Argentina

Economics, Political, and Trade Overview

Source: Feb 10, 2022 Economist Intelligence Unit

Argentina - In Short.

Overview of Argentina

In 1816, the United Provinces of the Rio Plata declared their independence from Spain. After Bolivia, Paraguay, and Uruguay went their separate ways, the area that remained became Argentina. The country’s population and culture were heavily shaped by immigrants from throughout Europe, with Italy and Spain providing the largest percentage of newcomers from 1860 to 1930. Up until about the mid-20th century, much of Argentina’s history was dominated by periods of internal political unrest and conflict between civilian and military factions. After World War II, an era of Peronist populism and direct and indirect military interference in subsequent governments was followed by a military junta that took power in 1976. Democracy returned in 1983 after a failed bid to seize the Falkland Islands (Islas Malvinas) by force, and has persisted despite numerous challenges, the most formidable of which was a severe economic crisis in 2001-02 that led to violent public protests and the successive resignations of several presidents. The years 2003-15 saw Peronist rule by Nestor and Cristina FERNANDEZ de KIRCHNER, whose policies isolated Argentina and caused economic stagnation. With the election of Mauricio MACRI in November 2015, Argentina began a period of reform and international reintegration.
Value
Country Full Name
Argentina
Country Code
ARG
Region
Latin America & Caribbean
Income Group
Upper middle income
Currency Unit
GDP
3.89E+11
Population
45376763
Land Area
2736690
Net National Income Per Capita
7190.425368
GDP per Capita (PPP)
20770.72642

2020 GDP Growth Rate (Current USD)

2020 GDP Per Capita (Current USD)

2020 Urbanization Rate (%)

2020 Total Fertility Rate (Birth Per Woman)

Doing Business Score (100= Most Friendly)

Argentina - Economic

Economy of Argentina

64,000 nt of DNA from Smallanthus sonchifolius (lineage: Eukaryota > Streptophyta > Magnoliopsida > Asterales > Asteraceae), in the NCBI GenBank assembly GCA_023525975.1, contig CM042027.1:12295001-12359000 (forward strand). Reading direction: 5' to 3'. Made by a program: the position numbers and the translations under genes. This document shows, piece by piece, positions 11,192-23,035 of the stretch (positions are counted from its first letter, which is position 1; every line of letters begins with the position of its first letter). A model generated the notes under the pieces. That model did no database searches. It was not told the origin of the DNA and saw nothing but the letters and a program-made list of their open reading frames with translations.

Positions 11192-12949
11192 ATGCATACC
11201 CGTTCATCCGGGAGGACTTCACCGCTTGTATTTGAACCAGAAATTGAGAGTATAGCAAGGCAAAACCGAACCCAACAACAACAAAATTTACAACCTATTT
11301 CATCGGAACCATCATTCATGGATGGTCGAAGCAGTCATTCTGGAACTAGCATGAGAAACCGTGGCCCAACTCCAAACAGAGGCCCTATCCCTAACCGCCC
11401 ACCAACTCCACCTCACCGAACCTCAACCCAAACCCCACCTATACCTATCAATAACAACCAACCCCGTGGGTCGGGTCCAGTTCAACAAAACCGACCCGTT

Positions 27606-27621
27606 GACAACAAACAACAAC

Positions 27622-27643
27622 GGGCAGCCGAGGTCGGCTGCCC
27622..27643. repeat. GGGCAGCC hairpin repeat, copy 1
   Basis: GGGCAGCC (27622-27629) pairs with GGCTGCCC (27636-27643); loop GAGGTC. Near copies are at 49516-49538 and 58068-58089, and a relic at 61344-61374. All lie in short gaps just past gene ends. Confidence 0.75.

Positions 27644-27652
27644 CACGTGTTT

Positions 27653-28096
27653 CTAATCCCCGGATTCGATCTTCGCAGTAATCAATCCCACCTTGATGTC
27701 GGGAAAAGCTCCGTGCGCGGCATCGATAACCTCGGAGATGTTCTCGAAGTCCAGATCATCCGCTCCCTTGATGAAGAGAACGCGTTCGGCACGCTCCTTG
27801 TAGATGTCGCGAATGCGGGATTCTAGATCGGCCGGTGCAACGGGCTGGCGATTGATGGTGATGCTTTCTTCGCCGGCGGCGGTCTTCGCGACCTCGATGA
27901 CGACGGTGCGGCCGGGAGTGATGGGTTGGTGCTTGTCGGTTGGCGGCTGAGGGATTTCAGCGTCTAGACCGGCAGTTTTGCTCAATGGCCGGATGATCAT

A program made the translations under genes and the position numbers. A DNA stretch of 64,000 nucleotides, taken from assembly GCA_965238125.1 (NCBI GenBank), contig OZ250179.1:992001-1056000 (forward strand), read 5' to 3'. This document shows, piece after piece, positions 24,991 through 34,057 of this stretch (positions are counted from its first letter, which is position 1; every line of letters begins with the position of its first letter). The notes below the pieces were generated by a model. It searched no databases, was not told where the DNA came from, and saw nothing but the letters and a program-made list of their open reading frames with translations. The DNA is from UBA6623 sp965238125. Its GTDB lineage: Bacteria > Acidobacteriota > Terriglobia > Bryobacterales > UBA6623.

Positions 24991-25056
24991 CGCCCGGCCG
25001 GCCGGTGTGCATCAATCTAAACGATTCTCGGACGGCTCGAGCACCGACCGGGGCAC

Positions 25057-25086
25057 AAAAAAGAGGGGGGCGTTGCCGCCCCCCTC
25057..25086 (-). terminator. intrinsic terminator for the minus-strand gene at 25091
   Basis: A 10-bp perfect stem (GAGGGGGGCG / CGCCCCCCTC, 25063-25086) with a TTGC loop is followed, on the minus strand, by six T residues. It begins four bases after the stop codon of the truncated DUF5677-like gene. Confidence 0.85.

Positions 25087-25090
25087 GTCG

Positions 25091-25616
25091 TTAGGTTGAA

Argentina benefits from rich natural resources, a highly literate population, an export-oriented agricultural sector, and a diversified industrial base. Although one of the world’s wealthiest countries 100 years ago, Argentina suffered during most of the 20th century from recurring economic crises, persistent fiscal and current account deficits, high inflation, mounting external debt, and capital flight.Cristina FERNANDEZ DE KIRCHNER succeeded her husband as president in late 2007, and in 2008 the rapid economic growth of previous years slowed sharply as government policies held back exports and the world economy fell into recession. In 2010 the economy rebounded strongly, but slowed in late 2011 even as the government continued to rely on expansionary fiscal and monetary policies, which kept inflation in the double digits.In order to deal with these problems, the government expanded state intervention in the economy: it nationalized the oil company YPF from Spain’s Repsol, expanded measures to restrict imports, and further tightened currency controls in an effort to bolster foreign reserves and stem capital flight. Between 2011 and 2013, Central Bank foreign reserves dropped $21.3 billion from a high of $52.7 billion. In July 2014, Argentina and China agreed on an $11 billion currency swap; the Argentine Central Bank has received the equivalent of $3.2 billion in Chinese yuan, which it counts as international reserves.With the election of President Mauricio MACRI in November 2015, Argentina began a historic political and economic transformation, as his administration took steps to liberalize the Argentine economy, lifting capital controls, floating the peso, removing export controls on some commodities, cutting some energy subsidies, and reforming the country’s official statistics. Argentina negotiated debt payments with holdout bond creditors, continued working with the IMF to shore up its finances, and returned to international capital markets in April 2016.In 2017, Argentina’s economy emerged from recession with GDP growth of nearly 3.0%. The government passed important pension, tax, and fiscal reforms. And after years of international isolation, Argentina took on several international leadership roles, including hosting the World Economic Forum on Latin America and the World Trade Organization Ministerial Conference, and is set to assume the presidency of the G-20 in 2018.